Do Not Trek The Dhauladhar Ranges Without A Guide – HP Police Advisory

Alpine meadows and flowers greet trekkers on a high altitude trekking route in the Western Himalayas
Dharamshala: With a rising number of trekking accidents being reported in Himachal Pradesh, the police in Kangra has issued an advisory about taking a guide along if one is trekking in the Dhauladhar ranges of the district
Kushal Chand Sharma, the district police superintendent noted that a large number of tourists visiting Mcleodganj, Palampur, Baijnath, Dharamshala as the summer picks up. The visitor number increases manifold during the weekends.
A lot of the tourists are also taking to trekking in the mountains and try to get to the snow line areas like Triund, Kareri Lake, Himani Chamunda Ji, Chhota and Bada Bhangal.
The police officer said,”It is being noticed that tourists are not using the prescribed trekking routes and looking down from the height, they feel that they will reach down quickly by adopting the short route and due to this confusion many tourists are putting themselves at risk by wandering the way.”
He added that whenever information about tourists being in danger reaches the police, a search and rescue operation is carried out but many a times if no information is available, tourists could risk losing their lives as in some valleys and places there is no mobile phone signal available.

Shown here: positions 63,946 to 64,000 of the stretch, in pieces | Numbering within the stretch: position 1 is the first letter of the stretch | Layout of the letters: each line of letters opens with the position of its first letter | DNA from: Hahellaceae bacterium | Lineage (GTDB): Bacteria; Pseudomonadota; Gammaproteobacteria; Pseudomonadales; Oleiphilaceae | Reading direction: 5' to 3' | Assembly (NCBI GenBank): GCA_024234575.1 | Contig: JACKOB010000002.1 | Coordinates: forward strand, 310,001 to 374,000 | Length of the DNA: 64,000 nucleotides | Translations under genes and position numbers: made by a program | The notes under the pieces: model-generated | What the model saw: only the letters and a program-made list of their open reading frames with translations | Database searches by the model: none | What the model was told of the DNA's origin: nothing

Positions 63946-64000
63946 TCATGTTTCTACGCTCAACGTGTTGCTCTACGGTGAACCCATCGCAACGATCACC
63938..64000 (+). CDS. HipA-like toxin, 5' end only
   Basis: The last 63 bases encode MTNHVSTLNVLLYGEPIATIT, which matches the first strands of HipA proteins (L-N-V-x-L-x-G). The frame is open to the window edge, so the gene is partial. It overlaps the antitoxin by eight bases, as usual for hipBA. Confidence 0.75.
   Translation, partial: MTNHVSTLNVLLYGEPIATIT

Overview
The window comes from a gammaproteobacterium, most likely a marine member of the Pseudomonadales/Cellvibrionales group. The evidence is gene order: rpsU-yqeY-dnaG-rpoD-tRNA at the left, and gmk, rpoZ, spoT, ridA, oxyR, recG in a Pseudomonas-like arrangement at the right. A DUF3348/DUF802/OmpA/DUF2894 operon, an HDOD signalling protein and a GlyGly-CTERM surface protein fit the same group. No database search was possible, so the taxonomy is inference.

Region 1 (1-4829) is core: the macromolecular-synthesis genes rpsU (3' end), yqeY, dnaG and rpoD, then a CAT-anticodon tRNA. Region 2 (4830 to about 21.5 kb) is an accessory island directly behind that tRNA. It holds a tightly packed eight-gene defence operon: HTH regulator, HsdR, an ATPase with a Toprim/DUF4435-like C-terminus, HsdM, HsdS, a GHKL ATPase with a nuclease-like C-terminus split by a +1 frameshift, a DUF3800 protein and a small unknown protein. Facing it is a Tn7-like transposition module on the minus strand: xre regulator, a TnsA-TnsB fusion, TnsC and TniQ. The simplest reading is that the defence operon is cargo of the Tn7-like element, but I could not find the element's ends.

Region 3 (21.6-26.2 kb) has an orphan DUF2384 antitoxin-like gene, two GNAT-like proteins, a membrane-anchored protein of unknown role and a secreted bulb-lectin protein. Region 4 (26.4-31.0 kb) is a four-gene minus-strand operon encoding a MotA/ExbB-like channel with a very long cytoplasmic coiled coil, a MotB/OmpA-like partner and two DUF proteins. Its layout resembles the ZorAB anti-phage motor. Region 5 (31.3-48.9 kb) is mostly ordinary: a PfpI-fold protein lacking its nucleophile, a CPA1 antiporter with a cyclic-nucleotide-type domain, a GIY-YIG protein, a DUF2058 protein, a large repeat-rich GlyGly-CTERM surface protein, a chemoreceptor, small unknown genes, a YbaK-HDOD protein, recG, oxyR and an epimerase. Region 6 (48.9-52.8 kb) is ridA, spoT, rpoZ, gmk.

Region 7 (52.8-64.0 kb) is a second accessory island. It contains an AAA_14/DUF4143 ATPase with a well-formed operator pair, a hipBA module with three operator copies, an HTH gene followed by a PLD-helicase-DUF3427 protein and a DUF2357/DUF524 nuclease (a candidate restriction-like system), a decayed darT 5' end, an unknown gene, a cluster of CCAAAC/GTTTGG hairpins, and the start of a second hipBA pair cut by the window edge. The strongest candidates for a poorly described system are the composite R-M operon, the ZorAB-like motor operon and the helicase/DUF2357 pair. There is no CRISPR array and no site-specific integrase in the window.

The police advisory states, “in view of the earlier instances of tourists losing their lives in the above snow line trekking sites, tourists are requested to follow the prescribed trekking routes while going for trekking or while returning, no short route to be adopted for the trekking sites.
Sharma warned trekker, “Do not go trekking without a guide or take any risk. Only take the services of registered and experienced trekking guides, go to the trekking places and do not consume any kind of intoxicant when out on a trekking journey.”
Kangra has around a dozen mountain passes across the Dhauladhar, which are widely used by Gaddi shepherds to cross over to either side with their herds. In recent years, trekking activities through these passes have increased.
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